The plaintiffs in this class action lawsuit against Bell Atlantic Corp. and other telecommunications companies alleged that the companies violated §1 of the Sherman Act by agreeing not to branch out and compete in one another’s territories. The Supreme Court addressed what a plaintiff must plead in a conspiracy case.

To sufficiently claim a §1 violation the plaintiffs needed to establish that the defendants' behavior would be against their economic self-interest absent a conspiratorial agreement. The trial court dismissed the lawsuit and held that the plaintiffs failed to "allege sufficient facts from which a conspiracy can be inferred.”

On appeal, the Second Circuit reversed and ruled that the plaintiffs needed only to allege a conspiracy and provide limited supporting facts. Since the plaintiffs alleged that the companies had engaged in suspicious "parallel conduct" and conspired to preserve monopoly conditions, the claim was sufficient and the suit could proceed.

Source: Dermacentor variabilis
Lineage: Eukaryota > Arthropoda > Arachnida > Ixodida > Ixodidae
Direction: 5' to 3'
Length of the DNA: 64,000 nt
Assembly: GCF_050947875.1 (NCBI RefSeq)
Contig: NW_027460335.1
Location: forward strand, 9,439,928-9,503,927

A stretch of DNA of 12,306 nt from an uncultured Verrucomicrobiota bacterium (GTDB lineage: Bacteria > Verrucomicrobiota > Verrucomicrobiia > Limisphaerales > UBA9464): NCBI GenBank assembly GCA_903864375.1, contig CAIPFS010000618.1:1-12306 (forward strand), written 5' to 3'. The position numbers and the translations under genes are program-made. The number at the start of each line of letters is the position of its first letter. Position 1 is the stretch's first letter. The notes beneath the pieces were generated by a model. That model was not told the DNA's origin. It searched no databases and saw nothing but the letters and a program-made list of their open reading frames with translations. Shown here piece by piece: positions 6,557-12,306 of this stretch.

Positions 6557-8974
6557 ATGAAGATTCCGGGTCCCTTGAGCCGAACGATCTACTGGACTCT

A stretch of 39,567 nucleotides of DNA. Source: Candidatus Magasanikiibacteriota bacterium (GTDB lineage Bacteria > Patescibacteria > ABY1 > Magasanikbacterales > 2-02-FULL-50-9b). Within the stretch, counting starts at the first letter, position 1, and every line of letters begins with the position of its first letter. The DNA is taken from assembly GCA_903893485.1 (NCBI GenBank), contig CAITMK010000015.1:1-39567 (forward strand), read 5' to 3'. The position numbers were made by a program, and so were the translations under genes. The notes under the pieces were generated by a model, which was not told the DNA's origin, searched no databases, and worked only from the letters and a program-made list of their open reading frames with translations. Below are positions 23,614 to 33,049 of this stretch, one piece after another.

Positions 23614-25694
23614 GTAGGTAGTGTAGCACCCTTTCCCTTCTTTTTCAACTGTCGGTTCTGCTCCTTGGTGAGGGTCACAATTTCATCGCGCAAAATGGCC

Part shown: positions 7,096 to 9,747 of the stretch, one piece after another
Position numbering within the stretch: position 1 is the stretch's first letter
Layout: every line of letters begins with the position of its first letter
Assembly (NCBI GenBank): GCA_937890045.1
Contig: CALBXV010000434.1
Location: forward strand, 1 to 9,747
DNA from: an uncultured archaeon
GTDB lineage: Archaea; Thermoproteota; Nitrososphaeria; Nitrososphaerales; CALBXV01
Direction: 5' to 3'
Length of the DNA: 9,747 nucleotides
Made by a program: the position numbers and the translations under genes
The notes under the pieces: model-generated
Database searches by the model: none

The Supreme Court reversed the Second Circuit. The Court held that a plaintiff cannot claim a violation of §1 of the Sherman Act by merely alleging parallel conduct by defendants. A plaintiff must also allege facts that, if true, would suggest a conspiratorial agreement. Under this standard, it will be impossible (or nearly so) for plaintiffs to plead an antitrust conspiracy based on nothing more than allegations that the defendants all charged similar prices.